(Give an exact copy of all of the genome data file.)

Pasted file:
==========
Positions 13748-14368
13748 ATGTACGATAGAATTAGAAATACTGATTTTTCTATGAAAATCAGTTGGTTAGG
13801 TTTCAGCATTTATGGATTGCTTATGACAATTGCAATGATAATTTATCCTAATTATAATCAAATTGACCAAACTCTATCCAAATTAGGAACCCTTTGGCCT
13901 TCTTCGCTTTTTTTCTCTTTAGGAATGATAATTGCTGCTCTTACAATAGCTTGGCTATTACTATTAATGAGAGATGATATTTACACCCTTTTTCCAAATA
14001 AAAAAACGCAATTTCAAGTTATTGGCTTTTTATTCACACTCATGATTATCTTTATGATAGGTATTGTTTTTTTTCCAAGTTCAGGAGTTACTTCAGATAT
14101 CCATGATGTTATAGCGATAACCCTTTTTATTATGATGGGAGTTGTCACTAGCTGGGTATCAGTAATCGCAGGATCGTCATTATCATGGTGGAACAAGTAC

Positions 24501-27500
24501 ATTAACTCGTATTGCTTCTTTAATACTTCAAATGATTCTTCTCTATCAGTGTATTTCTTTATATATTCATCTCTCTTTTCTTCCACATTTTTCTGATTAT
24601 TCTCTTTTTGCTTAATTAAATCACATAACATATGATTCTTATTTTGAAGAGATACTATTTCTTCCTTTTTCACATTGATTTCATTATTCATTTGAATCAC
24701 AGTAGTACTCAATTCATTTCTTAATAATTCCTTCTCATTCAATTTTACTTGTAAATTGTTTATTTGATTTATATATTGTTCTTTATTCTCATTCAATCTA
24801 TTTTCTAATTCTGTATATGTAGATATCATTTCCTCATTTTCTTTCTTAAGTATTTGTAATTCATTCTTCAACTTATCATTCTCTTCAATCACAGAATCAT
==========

Positions 13748-14368
13748 ATGTACGATAGAATTAGAAATACTGATTTTTCTATGAAAATCAGTTGGTTAGG
13801 TTTCAGCATTTATGGATTGCTTATGACAATTGCAATGATAATTTATCCTAATTATAATCAAATTGACCAAACTCTATCCAAATTAGGAACCCTTTGGCCT
13901 TCTTCGCTTTTTTTCTCTTTAGGAATGATAATTGCTGCTCTTACAATAGCTTGGCTATTACTATTAATGAGAGATGATATTTACACCCTTTTTCCAAATA
14001 AAAAAACGCAATTTCAAGTTATTGGCTTTTTATTCACACTCATGATTATCTTTATGATAGGTATTGTTTTTTTTCCAAGTTCAGGAGTTACTTCAGATAT
14101 CCATGATGTTATAGCGATAACCCTTTTTATTATGATGGGAGTTGTCACTAGCTGGGTATCAGTAATCGCAGGATCGTCATTATCATGGTGGAACAAGTAC

Positions 24501-27500
24501 ATTAACTCGTATTGCTTCTTTAATACTTCAAATGATTCTTCTCTATCAGTGTATTTCTTTATATATTCATCTCTCTTTTCTTCCACATTTTTCTGATTAT
24601 TCTCTTTTTGCTTAATTAAATCACATAACATATGATTCTTATTTTGAAGAGATACTATTTCTTCCTTTTTCACATTGATTTCATTATTCATTTGAATCAC
24701 AGTAGTACTCAATTCATTTCTTAATAATTCCTTCTCATTCAATTTTACTTGTAAATTGTTTATTTGATTTATATATTGTTCTTTATTCTCATTCAATCTA
24801 TTTTCTAATTCTGTATATGTAGATATCATTTCCTCATTTTCTTTCTTAAGTATTTGTAATTCATTCTTCAACTTATCATTCTCTTCAATCACAGAATCAT